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Keeping Secrets

Protecting your idea isn't all fun and games. Our Invention Protection Expert tells you how to keep your ideas safe.

Opinions expressed by Entrepreneur contributors are their own.

Q. I invented a new board game that I think will make a big hit in the market. What form of intellectual property should I use to protect it?

A. This is an interesting question, because board games like Trivial Pursuit and Scrabble often encompass all forms of intellectual property (IP)-trade secrets, copyright, patents, trademarks and unfair competition. So let's examine each and how it's applicable to your board game.

Initially the idea and concept of your board game is a trade secret. A trade secret is any information that isn't generally known or publicly available that can give a business a commercial advantage. So everything novel about your board game, until released to the public by sale or discussion in a publication, is a trade secret. To keep your trade-secret rights, make a written record of the game's details, sign and date it, write "Witnessed and understood," and have two witnesses also sign and date it so you can prove you invented it and when you did so. Keep the game details confidential, but if you must show it to someone, have them sign a nondisclosure agreement.

The second form of intellectual property that can be used to monopolize your game is a copyright. A copyright is a right granted by the government to protect the works of an author, artist, programmer, choreographer, artist, photographer and so on. A copyright provides a narrow monopoly since it covers only the way an idea is expressed and not the idea per se. In the board game area, a copyright can be used to cover the design of the game board and any associated hardware, the design and artwork of the game's box, and the wording of the rules of play.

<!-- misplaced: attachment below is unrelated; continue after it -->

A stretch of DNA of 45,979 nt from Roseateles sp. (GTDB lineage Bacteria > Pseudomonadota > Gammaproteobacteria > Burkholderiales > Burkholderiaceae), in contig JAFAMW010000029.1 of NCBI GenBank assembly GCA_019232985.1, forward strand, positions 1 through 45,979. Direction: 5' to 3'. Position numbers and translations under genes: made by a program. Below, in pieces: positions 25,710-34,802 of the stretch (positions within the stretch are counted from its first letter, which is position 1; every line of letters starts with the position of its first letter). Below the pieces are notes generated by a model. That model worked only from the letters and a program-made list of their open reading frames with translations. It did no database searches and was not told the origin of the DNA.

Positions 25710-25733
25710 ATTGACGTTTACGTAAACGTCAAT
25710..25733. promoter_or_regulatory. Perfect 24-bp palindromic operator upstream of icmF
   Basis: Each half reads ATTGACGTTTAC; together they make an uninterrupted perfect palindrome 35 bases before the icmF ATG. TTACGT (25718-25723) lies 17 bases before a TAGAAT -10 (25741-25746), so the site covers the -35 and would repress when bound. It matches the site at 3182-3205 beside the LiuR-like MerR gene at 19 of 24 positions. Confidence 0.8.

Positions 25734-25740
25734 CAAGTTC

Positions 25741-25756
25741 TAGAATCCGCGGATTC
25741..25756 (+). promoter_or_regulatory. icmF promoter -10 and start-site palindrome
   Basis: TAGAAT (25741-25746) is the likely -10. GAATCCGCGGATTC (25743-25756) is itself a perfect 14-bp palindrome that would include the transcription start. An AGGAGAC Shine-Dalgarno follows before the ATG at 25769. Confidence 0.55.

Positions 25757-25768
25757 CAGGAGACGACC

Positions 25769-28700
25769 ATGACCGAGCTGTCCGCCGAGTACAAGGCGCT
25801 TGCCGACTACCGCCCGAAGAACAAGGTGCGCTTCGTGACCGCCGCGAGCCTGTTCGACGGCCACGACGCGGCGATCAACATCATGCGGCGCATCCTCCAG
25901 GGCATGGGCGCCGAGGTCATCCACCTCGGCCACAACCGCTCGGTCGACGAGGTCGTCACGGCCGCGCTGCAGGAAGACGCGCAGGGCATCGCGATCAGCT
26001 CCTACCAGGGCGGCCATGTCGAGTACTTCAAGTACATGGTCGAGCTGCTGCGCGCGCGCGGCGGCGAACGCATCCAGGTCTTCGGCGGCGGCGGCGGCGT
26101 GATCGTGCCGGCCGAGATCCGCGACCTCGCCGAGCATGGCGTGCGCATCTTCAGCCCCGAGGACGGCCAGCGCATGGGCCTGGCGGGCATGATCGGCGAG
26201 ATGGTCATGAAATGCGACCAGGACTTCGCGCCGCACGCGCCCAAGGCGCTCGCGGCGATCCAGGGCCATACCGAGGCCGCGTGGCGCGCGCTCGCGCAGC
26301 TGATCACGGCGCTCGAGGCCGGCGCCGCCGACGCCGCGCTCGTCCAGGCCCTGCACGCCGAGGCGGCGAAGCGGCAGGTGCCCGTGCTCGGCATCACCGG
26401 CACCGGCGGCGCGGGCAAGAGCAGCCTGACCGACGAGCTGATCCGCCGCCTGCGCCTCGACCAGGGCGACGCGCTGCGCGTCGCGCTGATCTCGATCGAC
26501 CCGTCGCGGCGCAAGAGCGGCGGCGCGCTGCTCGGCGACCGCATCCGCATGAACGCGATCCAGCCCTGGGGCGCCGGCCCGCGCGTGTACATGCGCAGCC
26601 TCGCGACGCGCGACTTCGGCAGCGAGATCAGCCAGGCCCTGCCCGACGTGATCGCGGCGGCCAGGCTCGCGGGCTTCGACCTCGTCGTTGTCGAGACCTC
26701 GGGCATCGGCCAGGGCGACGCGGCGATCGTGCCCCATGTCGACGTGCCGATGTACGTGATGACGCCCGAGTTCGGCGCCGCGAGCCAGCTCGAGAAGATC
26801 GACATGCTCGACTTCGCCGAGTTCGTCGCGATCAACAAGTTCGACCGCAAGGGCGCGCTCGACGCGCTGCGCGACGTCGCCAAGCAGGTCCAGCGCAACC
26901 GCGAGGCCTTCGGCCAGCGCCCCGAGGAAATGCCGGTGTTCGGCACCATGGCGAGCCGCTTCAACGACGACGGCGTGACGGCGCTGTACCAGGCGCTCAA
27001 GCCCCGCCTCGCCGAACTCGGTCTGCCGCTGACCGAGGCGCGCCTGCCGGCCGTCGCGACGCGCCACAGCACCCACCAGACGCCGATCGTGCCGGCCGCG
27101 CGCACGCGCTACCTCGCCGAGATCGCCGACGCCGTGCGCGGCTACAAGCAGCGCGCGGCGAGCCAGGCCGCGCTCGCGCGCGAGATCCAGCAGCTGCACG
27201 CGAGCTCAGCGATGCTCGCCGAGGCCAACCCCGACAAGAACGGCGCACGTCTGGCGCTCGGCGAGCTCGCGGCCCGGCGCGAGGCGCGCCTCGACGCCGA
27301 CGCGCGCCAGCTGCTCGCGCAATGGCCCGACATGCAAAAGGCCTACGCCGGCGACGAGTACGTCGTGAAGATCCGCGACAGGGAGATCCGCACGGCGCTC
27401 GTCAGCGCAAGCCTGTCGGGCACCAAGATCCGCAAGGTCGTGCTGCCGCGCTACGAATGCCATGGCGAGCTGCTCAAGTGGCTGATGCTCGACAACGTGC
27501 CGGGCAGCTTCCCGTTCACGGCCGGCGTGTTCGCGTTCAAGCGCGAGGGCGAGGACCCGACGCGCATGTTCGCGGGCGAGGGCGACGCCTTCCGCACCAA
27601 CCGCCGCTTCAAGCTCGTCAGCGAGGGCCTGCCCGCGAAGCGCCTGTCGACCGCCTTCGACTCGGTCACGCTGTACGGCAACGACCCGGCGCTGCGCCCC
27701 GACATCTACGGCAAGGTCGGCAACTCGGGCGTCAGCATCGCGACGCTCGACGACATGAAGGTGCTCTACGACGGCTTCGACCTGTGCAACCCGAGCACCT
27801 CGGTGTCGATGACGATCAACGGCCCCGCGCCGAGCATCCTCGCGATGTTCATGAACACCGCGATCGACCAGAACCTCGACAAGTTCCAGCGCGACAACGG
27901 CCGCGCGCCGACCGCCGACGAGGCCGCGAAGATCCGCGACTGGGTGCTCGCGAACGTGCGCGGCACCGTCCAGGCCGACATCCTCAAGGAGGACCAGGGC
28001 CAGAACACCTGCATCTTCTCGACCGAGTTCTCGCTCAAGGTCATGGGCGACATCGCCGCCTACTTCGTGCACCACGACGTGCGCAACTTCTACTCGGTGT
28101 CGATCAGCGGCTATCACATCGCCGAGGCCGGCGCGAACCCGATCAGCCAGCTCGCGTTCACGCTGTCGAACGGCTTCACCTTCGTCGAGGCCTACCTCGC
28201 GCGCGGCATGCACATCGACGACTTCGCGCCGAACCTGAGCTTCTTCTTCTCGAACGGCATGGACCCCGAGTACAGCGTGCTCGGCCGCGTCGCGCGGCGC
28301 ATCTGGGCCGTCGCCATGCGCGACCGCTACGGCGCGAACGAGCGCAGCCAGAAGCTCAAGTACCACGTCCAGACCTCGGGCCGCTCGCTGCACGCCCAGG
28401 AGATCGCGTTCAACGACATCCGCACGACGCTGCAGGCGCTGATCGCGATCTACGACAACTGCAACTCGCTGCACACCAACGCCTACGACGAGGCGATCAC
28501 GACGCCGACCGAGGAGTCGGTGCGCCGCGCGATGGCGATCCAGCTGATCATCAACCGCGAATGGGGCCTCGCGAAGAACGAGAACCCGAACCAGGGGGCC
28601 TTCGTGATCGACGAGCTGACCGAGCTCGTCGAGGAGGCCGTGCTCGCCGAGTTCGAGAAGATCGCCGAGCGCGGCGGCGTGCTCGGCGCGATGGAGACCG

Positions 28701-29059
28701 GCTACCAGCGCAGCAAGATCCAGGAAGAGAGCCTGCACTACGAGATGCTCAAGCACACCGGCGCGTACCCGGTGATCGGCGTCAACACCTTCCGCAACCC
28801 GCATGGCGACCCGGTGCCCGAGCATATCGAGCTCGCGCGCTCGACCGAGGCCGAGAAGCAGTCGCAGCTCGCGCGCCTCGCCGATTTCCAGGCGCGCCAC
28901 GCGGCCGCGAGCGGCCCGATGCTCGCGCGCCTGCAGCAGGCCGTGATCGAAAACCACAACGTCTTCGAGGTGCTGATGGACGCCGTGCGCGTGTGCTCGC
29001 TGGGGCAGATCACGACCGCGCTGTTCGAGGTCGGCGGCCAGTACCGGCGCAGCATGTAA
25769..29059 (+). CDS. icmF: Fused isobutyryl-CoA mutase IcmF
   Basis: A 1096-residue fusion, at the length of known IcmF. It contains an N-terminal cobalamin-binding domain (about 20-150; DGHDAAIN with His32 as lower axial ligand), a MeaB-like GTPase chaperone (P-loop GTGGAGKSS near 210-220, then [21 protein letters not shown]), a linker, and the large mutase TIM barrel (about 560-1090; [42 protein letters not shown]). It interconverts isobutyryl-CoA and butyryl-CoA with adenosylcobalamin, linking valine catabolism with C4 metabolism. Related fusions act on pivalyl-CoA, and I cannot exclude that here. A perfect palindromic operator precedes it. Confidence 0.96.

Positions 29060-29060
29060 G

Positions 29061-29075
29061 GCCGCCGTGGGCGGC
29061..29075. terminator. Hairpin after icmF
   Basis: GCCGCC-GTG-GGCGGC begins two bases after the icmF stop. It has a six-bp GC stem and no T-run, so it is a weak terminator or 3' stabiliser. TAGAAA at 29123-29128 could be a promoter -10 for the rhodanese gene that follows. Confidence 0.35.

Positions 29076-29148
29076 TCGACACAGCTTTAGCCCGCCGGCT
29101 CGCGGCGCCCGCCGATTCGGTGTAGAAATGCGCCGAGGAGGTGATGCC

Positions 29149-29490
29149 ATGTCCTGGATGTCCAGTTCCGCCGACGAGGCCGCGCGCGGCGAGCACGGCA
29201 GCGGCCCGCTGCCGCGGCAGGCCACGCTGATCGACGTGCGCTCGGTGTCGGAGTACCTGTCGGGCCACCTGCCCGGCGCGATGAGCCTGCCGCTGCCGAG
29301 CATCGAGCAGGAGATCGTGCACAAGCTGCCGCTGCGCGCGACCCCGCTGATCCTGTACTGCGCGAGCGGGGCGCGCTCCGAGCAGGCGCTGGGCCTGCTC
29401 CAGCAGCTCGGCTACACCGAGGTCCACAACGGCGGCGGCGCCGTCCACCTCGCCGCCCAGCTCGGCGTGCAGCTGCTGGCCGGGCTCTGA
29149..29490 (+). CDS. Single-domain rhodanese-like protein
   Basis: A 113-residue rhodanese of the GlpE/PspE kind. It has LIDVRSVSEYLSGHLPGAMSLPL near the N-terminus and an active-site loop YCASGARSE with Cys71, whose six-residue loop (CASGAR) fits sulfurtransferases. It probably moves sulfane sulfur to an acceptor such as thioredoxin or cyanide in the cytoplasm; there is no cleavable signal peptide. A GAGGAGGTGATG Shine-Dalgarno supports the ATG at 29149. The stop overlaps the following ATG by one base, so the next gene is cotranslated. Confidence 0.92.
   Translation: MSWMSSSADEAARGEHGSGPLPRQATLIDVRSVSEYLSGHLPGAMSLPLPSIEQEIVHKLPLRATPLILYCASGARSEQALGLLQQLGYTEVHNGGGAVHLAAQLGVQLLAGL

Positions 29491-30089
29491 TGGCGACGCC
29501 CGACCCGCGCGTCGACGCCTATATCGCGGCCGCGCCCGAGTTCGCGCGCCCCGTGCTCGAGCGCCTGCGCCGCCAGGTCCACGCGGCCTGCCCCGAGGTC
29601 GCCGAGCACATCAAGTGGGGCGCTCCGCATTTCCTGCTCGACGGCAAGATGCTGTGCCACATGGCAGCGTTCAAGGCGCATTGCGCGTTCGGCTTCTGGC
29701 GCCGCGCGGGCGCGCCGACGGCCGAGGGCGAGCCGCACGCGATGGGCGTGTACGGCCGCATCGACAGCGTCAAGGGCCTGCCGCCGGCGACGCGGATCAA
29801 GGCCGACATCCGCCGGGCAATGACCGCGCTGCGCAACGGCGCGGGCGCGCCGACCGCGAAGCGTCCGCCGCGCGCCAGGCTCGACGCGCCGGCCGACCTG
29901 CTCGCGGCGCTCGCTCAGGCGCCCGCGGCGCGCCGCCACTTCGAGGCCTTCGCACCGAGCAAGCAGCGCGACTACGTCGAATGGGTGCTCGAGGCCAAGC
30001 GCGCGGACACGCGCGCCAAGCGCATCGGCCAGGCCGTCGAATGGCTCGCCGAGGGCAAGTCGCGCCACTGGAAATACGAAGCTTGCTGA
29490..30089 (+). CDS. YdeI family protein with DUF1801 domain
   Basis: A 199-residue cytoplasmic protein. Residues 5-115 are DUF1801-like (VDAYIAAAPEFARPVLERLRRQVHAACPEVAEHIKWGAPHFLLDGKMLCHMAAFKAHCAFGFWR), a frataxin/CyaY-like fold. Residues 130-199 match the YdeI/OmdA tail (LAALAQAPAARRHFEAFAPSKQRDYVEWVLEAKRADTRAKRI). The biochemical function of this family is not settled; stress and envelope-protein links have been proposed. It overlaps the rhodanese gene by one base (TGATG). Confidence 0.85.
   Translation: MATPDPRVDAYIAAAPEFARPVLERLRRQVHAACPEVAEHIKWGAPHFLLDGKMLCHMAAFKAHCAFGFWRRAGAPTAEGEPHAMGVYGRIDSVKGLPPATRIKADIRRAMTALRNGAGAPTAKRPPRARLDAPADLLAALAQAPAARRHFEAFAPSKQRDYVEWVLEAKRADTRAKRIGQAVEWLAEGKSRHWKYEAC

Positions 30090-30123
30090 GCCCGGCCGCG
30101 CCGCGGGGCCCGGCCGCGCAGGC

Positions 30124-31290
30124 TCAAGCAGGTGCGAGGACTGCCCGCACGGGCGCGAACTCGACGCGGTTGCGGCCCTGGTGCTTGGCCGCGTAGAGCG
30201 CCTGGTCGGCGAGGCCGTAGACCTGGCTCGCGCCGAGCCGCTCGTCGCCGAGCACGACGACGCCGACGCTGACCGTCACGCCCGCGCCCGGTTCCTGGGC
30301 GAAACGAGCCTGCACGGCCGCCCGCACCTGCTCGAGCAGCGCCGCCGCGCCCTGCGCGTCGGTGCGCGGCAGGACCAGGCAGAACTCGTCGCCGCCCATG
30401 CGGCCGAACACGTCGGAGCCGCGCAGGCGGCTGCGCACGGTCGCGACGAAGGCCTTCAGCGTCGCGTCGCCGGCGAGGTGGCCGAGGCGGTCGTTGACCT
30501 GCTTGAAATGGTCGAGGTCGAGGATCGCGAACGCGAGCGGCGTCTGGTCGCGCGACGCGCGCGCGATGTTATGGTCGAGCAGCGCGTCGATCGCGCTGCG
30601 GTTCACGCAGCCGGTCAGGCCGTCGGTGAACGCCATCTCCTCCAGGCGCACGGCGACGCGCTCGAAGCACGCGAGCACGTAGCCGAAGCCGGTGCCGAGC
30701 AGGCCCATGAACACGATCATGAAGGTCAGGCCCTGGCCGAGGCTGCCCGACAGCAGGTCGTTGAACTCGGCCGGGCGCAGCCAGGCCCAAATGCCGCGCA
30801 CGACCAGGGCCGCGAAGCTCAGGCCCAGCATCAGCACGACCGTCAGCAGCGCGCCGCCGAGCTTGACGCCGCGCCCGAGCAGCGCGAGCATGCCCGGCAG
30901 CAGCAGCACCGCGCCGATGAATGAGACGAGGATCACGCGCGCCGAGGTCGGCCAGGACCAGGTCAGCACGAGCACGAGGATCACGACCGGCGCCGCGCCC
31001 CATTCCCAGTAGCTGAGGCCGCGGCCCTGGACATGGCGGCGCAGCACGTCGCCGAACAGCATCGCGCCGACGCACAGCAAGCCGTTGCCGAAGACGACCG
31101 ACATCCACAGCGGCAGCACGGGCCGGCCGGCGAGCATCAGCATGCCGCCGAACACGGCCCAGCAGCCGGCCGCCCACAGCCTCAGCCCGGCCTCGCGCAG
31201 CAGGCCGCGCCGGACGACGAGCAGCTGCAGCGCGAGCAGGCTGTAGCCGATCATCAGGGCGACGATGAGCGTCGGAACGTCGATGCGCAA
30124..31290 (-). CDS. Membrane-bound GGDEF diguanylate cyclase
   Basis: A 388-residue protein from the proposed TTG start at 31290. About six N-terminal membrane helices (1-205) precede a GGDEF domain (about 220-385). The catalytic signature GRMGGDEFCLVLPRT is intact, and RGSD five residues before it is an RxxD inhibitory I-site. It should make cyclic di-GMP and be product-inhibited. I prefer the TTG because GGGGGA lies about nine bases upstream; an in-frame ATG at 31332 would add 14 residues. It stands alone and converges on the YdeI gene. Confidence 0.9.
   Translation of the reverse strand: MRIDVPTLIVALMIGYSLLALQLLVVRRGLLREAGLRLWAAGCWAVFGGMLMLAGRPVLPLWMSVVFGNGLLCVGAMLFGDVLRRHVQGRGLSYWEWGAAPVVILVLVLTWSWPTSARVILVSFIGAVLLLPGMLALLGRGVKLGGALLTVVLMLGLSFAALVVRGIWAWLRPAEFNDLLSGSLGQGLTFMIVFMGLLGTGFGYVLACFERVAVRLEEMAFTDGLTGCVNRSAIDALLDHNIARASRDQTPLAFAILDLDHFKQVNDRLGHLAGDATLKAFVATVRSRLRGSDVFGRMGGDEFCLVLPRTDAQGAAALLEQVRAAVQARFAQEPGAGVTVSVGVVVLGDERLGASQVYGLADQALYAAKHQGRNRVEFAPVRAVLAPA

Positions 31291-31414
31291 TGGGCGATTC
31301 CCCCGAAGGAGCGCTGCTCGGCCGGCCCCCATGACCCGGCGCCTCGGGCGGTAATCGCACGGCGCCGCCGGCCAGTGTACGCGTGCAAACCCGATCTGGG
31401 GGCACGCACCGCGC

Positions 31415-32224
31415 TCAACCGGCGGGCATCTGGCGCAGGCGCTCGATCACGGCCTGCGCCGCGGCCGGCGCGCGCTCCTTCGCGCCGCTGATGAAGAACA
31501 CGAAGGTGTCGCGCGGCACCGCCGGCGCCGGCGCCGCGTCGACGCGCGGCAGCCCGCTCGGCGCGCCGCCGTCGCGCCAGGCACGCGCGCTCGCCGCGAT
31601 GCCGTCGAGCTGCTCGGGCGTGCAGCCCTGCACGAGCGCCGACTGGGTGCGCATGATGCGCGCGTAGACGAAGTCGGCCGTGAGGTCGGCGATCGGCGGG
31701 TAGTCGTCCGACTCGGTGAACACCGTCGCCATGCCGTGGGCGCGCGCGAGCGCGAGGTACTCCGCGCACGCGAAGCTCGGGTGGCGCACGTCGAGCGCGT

If the game's apparatus-the playing pieces, board or equipment layout, rules and so on-is different enough to be considered "unobvious," then you can patent it. To get a patent, you must file a detailed description of the game's apparatus, including drawings, with the U.S. Patent and Trademark Office (PTO), pay a filing fee (currently $345), and sign some forms. But it's wise to make a patent search first to be sure your game is sufficiently novel. Patents can provide a very broad monopoly, but they're the most difficult form of IP to acquire. A patent lasts 20 years from its filing date and can't be renewed.

The name of your game is a trademark and can be monopolized as such. A trademark is a brand name (like Ford, Coke and Scrabble) that a business uses to distinguish its goods or service from those of its competitors. You merely need to use a word or other symbol as a brand name to acquire common-law monopoly rights in the mark. However, your rights will be much stronger if you register the mark with the PTO. A trademark can be a broad form of IP and can be renewed indefinitely, as long as it's used.

Unfair competition is a right similar to the trademark right, but it usually covers a commercial aspect of a good or service that is distinctive but not distinctive enough to be considered a trademark. Under common law, or judge-made laws, you can sue infringers. For example, an unusual coloring of game pieces can be covered by the rules of unfair competition. It's a common-law right and is generally fairly narrow.

For more information, visit the PTO Web site at

The opinions expressed in this column are those of the author, not of All answers are intended to be general in nature, without regard to specific geographical areas or circumstances, and should only be relied upon after consulting an appropriate expert, such as an attorney or accountant.

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